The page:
Stew’s Reviews: Fables – The Last Castle

I am a big fan of the TellTale Games Walking Dead series, even though the last season got canned unfinished when TellTale went out of business. I have heard that another company was going to pick up the ball and finish the season out so that the games could have a proper conclusion, but if that has already happened (and it may have), I totally missed it. Considering I prepaid for the entire season, I really should look into it to see if I can get what I paid for finally.

I mention this because TellTale also produced a game called “A Wolf Among Us”, and, like Walking Dead and Batman, it is based on a comic book series, though a lesser known one called Fables. I never played Wolf Among Us, but it’s something I might pick up someday because I really enjoyed the Walking Dead and Batman games I have played.

Why am I talking about this? Well, I’m glad you asked!

TITLE: Fables: The Last Castle

Writer and Artist: Bill Willingham and Craig Russell and Craig Hamilton

Publisher: DC, which… I never don’t consider this an indie book.

Protagonists: Little Boy Blue and others

Antagonists: MONSTERS!

Fables is a book that I never read until just last year when we reviewed the first trade paperback of the series for my podcast. The backstory to the series is… well… have you ever watched the television show “Once Upon A Time”? It’s essentially that. The characters you learned about as a child from fairy tales and myths across the world are real, and they live in the same reality as we do. The reason for this being that the armies of an evil force known as The Adversary have pillaged and destroyed their realms. In a desperate clutch at survival, the characters have banded together and escaped to “the Mundy world”—that is, our own universe. So Snow White, the big bad wolf, Bluebeard, Prince Charming… they all live together in disguise with the help of what little magic they have left at their disposal.

The Last Castle is a side story in the Fable universe that shows the plight of the last vessel to escape the Fablelands before they were entirely surrendered to The Adversary’s forces, told through the perspective of Little Boy Blue. The last castle standing against the adversary, under the command of Colonel Bearskin and protected by Robin of the Woods and his Miry Men (I am not sure why these characters did not have their more classic names, as Fables hasn’t shied away from using the names of other public domain myths), is able to save a fleeing Red Riding Hood in her mad dash to freedom after she had been a captive of the enemy forces.

One of the adversary’s generals arrives to offer a deal for surrender, and the remaining Fables decide to make a final defense so as to allow as many others to flee as possible. Blue and Red Riding Hood share a night together, and he reluctantly sees her off the next morning while he returns to the war. When Blue reports to the battle, he is told by Bearskin that his role is to watch the battle from the highest tower. When the castle’s last forces fall, Blue is to use a witched cloak to teleport to the vessel and let them know the home is entirely lost. The castle falls after a heroic struggle, Blue lets his kind know, and they make it safely to the Mundy World. Unbeknownst to him at the time, Red Reding Hood gave up her spot on the ship to be with him at the castle. Without ever reuniting with him, she died in the ensuing battle.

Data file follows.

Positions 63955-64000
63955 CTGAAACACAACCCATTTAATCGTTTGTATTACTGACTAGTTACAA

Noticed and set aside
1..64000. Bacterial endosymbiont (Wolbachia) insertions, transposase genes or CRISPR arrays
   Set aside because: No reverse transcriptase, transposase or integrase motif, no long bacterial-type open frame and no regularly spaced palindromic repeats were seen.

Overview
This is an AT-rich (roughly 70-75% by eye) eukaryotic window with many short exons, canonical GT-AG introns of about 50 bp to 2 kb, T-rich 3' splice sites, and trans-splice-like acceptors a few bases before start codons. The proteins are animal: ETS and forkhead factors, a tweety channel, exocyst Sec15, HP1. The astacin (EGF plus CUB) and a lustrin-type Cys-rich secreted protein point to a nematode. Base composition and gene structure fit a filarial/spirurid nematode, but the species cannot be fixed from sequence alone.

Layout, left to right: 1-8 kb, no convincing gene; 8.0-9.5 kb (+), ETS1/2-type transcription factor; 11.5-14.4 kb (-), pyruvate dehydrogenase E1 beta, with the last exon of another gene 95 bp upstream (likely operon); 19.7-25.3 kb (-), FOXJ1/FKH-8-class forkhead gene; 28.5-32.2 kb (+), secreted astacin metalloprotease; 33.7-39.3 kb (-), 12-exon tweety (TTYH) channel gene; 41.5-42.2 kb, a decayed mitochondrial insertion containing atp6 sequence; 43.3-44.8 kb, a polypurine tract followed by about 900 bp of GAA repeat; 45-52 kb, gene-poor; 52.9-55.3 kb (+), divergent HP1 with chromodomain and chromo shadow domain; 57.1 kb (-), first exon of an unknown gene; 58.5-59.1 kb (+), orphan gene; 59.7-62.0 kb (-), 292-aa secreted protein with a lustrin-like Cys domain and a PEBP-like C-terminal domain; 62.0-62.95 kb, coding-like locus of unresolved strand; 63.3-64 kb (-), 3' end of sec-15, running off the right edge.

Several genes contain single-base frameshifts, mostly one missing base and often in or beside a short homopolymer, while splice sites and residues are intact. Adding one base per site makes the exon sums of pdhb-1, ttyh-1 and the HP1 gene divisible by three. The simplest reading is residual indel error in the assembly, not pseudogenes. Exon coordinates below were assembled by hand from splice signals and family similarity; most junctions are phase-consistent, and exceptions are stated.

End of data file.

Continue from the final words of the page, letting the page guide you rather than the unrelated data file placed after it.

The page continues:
The art in this series by Russell and Hamilton really fits the fantastic feel of all of these larger-than-life characters. There’s nothing here that really stands out against other comics, but there’s a quiet discrepancy between the scenes drawn in the Mundy World and the scenes from Fableland; the latter are slightly more exaggerated and bright – the colors of Fableland are more pronounced and bold than in the modern day scenes with Snow White and Blue. The characters are angular and their features are more distinct in their homeworld. It’s subtle enough that it doesn’t stick out, but the differences are absolutely there. Excellently done.

The tale itself is a nice interlude into the Fables universe, and as someone who, to this point, has only read some early issues of the series, it is nice getting a glimpse at how devastating The Adversary is. He has basically a limitless army of mounters which he can just throw at every problem! The battle at the last castle is bloody, brutal, and hopeless for the protagonists, and it helps sell the situation that the characters have fled. It’s a bit melodramatic in the Blue and Red Riding Hood romance, and the predictability of not just the fall of the castle but Red’s fate are blatant.

The story clocks in at 50 pages, and is really an optimal length. It gets in, tells the tale it needs to, and gets on. It doesn’t linger or force stuff in to pad its runtime. Willingham paces this one pretty perfectly.

Talking Point: This has been something that, between this book, Once Upon A Time, Grimm, Maleficent, etc has been done a lot lately, but… what is your favorite modern retelling of a fairy tale or fable?


It’s short, to-the-point, and inoffensive. The art is really well done. It’s a good peek into the Fables world for new readers and a worthy expansion for established fans.


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